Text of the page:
Re: Emotions are not right or wrong...they just are.

I definitely agree.

One of the things I would like to address about this issue is when a child today claims that he/she is miserable or seems to have emotional problems such as stress as a product of difficult events in their lives, and their parents jump down their throat, saying, "Quit whining, you think you had it so bad but when I was your age I had no playstation and we could barely even afford a house! Rah rah!" But something that many parents fail to take into account when they say this is that the reason for their child's misery may have been, for example, countless numbers of psychological scars backed up with stress, rather than a child believing he/she is not given a luxurious enough life. Psychological scars and emotional problems in a life of luxury are going to be much more of a problem and do plenty more damage than a wholesome respectful and loving yet struggling environment, where there is plenty of love and respect and essential psychological components despite a lack of plentiful food or shelter and a PS2. Parents need to consider this. This is also the reason that they should not blame other things for their kid's problems (such as the constant blame put on video games).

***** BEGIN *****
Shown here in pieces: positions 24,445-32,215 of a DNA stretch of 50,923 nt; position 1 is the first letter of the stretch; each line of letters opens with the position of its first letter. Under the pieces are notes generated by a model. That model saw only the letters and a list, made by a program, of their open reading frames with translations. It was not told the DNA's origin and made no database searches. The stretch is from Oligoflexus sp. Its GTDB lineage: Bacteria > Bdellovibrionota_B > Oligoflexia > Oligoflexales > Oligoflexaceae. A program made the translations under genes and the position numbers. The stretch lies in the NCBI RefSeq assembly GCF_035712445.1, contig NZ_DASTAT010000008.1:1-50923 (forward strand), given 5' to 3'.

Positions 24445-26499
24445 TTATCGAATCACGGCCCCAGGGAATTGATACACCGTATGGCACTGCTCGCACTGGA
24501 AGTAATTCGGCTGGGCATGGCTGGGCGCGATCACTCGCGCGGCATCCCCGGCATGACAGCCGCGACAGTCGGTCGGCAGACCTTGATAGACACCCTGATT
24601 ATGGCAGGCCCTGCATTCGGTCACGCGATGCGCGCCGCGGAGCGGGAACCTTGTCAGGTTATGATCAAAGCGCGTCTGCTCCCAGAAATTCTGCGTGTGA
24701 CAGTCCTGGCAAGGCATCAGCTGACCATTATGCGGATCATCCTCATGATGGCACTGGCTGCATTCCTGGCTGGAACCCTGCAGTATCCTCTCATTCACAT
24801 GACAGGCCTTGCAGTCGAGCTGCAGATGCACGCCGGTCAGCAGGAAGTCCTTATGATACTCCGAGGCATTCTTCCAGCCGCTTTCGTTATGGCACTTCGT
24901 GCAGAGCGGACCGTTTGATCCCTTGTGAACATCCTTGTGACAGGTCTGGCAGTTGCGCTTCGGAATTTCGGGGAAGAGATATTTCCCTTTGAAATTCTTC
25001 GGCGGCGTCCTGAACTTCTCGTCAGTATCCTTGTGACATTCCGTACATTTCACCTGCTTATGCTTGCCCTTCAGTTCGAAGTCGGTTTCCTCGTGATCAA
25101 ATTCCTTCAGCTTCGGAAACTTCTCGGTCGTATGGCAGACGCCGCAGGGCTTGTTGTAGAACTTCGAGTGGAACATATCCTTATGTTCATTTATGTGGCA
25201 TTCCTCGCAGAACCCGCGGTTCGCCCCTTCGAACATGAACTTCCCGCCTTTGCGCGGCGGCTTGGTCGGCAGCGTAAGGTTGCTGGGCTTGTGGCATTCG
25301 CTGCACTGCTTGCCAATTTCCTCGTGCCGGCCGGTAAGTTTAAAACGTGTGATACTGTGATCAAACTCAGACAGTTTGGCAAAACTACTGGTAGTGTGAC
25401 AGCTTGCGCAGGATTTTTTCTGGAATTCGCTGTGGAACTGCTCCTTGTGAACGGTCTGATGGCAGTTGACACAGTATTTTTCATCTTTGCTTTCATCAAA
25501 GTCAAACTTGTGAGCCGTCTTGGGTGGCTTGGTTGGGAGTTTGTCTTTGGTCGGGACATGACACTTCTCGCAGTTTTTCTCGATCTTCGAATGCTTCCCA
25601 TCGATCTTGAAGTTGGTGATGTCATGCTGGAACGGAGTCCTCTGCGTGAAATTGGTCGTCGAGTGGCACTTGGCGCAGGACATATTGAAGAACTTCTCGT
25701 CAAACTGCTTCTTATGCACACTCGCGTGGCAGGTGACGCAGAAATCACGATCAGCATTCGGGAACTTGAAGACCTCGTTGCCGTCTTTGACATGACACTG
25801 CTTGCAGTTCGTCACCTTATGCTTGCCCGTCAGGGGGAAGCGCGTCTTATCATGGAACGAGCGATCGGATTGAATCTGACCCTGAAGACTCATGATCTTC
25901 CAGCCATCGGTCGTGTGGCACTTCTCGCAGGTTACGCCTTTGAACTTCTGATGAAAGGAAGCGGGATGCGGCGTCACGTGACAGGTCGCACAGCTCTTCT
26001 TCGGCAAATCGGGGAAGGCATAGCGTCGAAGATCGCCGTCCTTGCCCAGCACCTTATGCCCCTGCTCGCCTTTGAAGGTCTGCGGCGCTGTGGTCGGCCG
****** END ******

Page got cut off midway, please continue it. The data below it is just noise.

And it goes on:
Can an Emotion Be Wrong?